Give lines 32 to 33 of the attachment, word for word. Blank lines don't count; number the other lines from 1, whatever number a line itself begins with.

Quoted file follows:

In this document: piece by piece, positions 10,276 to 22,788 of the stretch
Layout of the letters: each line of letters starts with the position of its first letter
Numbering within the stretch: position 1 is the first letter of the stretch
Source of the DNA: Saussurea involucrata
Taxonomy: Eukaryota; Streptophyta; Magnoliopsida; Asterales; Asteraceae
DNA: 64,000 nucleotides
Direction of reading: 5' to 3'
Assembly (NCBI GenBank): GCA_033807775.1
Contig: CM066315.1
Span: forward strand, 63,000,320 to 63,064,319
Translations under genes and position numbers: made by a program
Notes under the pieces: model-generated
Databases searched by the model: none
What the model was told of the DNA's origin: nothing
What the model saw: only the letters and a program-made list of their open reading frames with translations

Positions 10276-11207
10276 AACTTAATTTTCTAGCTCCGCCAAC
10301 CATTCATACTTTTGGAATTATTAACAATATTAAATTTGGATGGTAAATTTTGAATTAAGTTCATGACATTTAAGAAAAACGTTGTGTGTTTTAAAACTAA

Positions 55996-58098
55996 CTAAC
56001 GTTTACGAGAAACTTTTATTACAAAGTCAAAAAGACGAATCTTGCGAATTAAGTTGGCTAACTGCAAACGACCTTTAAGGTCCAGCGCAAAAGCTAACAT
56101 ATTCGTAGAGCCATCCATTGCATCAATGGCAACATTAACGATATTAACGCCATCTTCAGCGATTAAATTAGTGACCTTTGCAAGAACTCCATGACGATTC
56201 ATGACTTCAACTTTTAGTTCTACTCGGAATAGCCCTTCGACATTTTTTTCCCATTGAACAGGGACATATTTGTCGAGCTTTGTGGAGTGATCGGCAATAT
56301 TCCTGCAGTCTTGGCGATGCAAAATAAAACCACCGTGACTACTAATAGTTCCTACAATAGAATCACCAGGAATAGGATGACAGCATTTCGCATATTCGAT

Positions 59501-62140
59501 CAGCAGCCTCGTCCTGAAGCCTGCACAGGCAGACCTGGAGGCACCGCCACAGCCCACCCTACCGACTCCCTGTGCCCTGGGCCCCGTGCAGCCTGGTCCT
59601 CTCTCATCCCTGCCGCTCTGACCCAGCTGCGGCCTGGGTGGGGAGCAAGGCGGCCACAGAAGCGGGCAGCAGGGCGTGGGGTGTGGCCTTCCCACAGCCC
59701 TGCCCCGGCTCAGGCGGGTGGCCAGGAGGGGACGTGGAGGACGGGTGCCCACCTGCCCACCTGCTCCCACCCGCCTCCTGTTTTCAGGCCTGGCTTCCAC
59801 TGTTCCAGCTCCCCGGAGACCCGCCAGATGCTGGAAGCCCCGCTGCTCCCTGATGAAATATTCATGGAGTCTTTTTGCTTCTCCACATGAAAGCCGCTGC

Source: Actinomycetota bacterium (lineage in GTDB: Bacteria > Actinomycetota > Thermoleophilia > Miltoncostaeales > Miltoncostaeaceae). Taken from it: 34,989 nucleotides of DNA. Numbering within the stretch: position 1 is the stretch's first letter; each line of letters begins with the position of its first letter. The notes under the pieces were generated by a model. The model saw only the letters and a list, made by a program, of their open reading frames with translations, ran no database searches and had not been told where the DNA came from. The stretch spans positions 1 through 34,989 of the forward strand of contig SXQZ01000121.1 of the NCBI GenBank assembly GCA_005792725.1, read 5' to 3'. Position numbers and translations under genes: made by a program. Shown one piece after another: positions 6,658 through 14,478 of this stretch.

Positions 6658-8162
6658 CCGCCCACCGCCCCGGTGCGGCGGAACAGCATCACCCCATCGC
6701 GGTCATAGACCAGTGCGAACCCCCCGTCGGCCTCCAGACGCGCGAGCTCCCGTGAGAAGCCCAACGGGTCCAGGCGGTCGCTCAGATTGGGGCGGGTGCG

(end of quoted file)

6658 CCGCCCACCGCCCCGGTGCGGCGGAACAGCATCACCCCATCGC
6701 GGTCATAGACCAGTGCGAACCCCCCGTCGGCCTCCAGACGCGCGAGCTCCCGTGAGAAGCCCAACGGGTCCAGGCGGTCGCTCAGATTGGGGCGGGTGCG